Analysis by PMOI/MEK
Iran, Nov. 21, 2018 - The Iranian regime lacks good relations with any of its 15 neighbors, says, deputy chair of the Iran-China Chamber of Commerce.
“To say we have 15 neighbors is similar to giving medicine to a dead man,” said Majid Reza Hariri in a recent interview with the state-run ILNA news agency. “We must take into consideration this question of how many neighbors we actually have good relations with? We have no relations with the Persian Gulf countries; Turkmenistan has banned us from using its airspace; Azerbaijan has issues for our support of Armenia regarding the Gharre Baq matter. Therefore, when we claim there’s a market of 400 million people around us, we must not forget we have problems with 70 to 80 percent of this population… The first condition in trade is to establish decent relations. However, we don’t have good relations with our neighbors, especially rich countries such as Saudi Arabia, Kuwait and the United Arab Emirates.”
Hariri also shed light on a small portion of the Iranian regime’s destructive economic policies.
“We must realize that many of the world’s major cities, such as Hamburg, San Francisco and New York are located near free waters. However, in our country, the port cities are amongst our poor areas and 90 percent of the areas from Abadan (southwest Iran) to Chabahar (southeast Iran) are poor,” he added.
“We have launched a number of factories in the central parts of the country that have resulted in nothing but destroying the environment and wasting our water sources,” Hariri explained.
Asadollah Asgaroladi, a known figure of the mullahs’ economic mafia, heads the Iran-China Chamber of Commerce.
An open-door session of the Iranian regime’s Majlis (parliament) back in September shed new light on the country’s economy and poor living condition of ordinary Iranians.
“To those government officials who are trying comfort themselves with unreal statistics, our workers and employees, young and old, are all living in conditions with inflation reaching 60 or 70 percent,” said Majlis member Mohsen Bigleri. “Mr. Rouhani, we have five million unemployed people and most of them are college educated, and yet they’re struggling to procure their next meal… The prices of people’s basic necessities, such as meat, poultry, dried goods and fruits have increased more than 70 percent…”
Sedif Badri, another member of the Iranian regime’s Majlis (parliament) expressed concerns about the inflation and skyrocketing prices.
“The government’s weak and indefensible economic practices… unbridled inflation increase and skyrocketing prices, are imposing pressures on the lower class of our society and has completely disappointed our middle class… the people are truly being crushed under these conditions…” she added.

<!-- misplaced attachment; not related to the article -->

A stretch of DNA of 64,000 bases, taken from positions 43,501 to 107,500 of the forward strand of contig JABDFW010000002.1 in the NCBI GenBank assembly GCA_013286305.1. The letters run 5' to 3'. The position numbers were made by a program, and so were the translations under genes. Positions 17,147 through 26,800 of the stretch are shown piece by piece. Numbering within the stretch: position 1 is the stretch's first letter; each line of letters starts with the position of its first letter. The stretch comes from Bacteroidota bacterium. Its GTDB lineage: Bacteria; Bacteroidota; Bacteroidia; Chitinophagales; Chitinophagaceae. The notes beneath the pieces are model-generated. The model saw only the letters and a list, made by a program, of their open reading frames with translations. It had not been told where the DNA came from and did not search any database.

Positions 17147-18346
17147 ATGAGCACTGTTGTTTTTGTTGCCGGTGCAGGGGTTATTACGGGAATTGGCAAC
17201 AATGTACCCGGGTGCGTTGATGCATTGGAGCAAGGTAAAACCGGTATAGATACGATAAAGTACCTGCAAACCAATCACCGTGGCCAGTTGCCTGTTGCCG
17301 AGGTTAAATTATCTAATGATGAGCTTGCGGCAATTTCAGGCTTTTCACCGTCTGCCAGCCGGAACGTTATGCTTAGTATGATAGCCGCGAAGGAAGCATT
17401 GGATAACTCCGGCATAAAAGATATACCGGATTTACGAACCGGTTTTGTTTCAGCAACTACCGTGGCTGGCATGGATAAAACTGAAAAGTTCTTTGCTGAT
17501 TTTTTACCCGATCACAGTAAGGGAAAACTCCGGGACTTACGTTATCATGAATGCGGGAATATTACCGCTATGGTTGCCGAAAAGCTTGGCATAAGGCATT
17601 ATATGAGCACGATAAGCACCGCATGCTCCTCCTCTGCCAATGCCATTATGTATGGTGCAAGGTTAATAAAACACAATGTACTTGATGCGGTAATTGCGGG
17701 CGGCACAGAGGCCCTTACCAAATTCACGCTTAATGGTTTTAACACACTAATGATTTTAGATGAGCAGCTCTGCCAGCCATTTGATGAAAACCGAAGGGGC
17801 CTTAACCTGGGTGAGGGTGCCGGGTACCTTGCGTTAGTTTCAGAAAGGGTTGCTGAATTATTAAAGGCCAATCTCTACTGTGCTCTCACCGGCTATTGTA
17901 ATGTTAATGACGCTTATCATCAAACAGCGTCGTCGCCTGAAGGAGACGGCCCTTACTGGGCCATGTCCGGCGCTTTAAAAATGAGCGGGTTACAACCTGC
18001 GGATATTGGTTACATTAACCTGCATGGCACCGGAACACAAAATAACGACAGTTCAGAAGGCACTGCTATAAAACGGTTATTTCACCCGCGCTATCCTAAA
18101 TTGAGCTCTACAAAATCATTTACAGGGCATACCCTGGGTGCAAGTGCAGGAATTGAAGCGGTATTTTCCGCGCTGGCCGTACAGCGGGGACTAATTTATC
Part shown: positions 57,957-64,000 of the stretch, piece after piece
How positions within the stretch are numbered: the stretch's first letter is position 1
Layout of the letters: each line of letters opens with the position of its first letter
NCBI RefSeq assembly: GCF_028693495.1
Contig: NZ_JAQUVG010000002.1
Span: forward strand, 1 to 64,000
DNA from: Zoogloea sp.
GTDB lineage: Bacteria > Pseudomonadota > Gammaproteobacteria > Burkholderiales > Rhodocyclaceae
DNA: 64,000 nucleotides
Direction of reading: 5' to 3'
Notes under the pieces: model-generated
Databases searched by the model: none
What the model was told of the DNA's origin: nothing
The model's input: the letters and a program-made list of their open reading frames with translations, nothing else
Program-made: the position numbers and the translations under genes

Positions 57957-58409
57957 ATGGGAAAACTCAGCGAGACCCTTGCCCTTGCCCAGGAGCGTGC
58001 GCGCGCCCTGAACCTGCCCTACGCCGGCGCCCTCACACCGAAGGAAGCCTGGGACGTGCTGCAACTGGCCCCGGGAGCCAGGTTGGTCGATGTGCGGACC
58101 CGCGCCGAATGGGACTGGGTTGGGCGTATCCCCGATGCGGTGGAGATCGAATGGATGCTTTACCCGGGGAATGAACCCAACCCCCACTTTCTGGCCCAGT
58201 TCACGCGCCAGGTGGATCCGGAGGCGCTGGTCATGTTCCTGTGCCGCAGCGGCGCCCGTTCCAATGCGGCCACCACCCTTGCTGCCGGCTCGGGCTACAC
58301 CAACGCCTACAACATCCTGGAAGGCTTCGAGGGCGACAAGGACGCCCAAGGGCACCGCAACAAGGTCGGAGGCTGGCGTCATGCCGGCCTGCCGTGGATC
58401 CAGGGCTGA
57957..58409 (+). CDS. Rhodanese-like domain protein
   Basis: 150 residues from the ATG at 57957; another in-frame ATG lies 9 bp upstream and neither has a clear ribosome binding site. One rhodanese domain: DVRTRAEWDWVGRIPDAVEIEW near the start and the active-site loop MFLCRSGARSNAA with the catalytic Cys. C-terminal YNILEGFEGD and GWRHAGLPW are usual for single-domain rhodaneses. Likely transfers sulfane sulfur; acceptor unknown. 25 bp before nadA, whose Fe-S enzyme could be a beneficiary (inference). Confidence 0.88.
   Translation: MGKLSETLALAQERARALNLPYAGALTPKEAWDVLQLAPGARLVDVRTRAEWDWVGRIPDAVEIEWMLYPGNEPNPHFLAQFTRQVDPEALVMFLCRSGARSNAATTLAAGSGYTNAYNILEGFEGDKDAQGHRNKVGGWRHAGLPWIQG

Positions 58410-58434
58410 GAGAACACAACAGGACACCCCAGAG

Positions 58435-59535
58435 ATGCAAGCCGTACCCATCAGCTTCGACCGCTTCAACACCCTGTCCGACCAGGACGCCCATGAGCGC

Alaedin Borujerdi, a member of the Majlis (parliament) National Security and Foreign Affairs Commission, cited foul practices in Iran’s petrochemical industry.
“The petrochemical industry presents its own products in the stock market. Informed dealers purchase the products instantly… and these products are then sold to needy factories at extremely higher prices. The factories are forced to either not purchase the raw material or as a result increase the prices of their own goods to an extreme extent. This results in inflation; people lack purchasing power and finally workers are fired from factories,” he explained.
Hossein-Ali Shahriari of the Iranian regime’s Majlis (parliament):
“Are you aware that people have no income? Are you aware that the people’s drinking water has serious problems? Are you informed that people are leaving their ancestral homes and resorting to living in city slums…? What crime have these people committed to be punished like this?”
As explained by another Majlis member by the name of Gholamreza Sharafi, social issues in Iran are evolving into security matters.
“People in parts of Abadan (in southwest Iran) haven’t had decent drinking water for 17 years… These innocent people rarely see a blue sky due to air contamination. These people have the sea, yet non-standard laws have made fishing difficult for them. These people once had the best dates production in the region. Today, however, their share of agriculture water is stolen and they are witnessing their date trees being destroyed,” he said. “4.3 million date trees have been lost.”
This is only the tip of the iceberg of the corruption, crimes and theft taking place by Iranian regime officials. It’s strange how various European countries continue to seek appeasement deals with this regime that is engulfed in theft and corruption.
The Iranian people, and the resistance units associated to the Iranian opposition People's Mojahedin Organization of Iran (PMOI / MEK), are seeking to bringing an end to this regime. This regime’s days are numbered and those companies continuing to seek economic incentives should better plan for the future.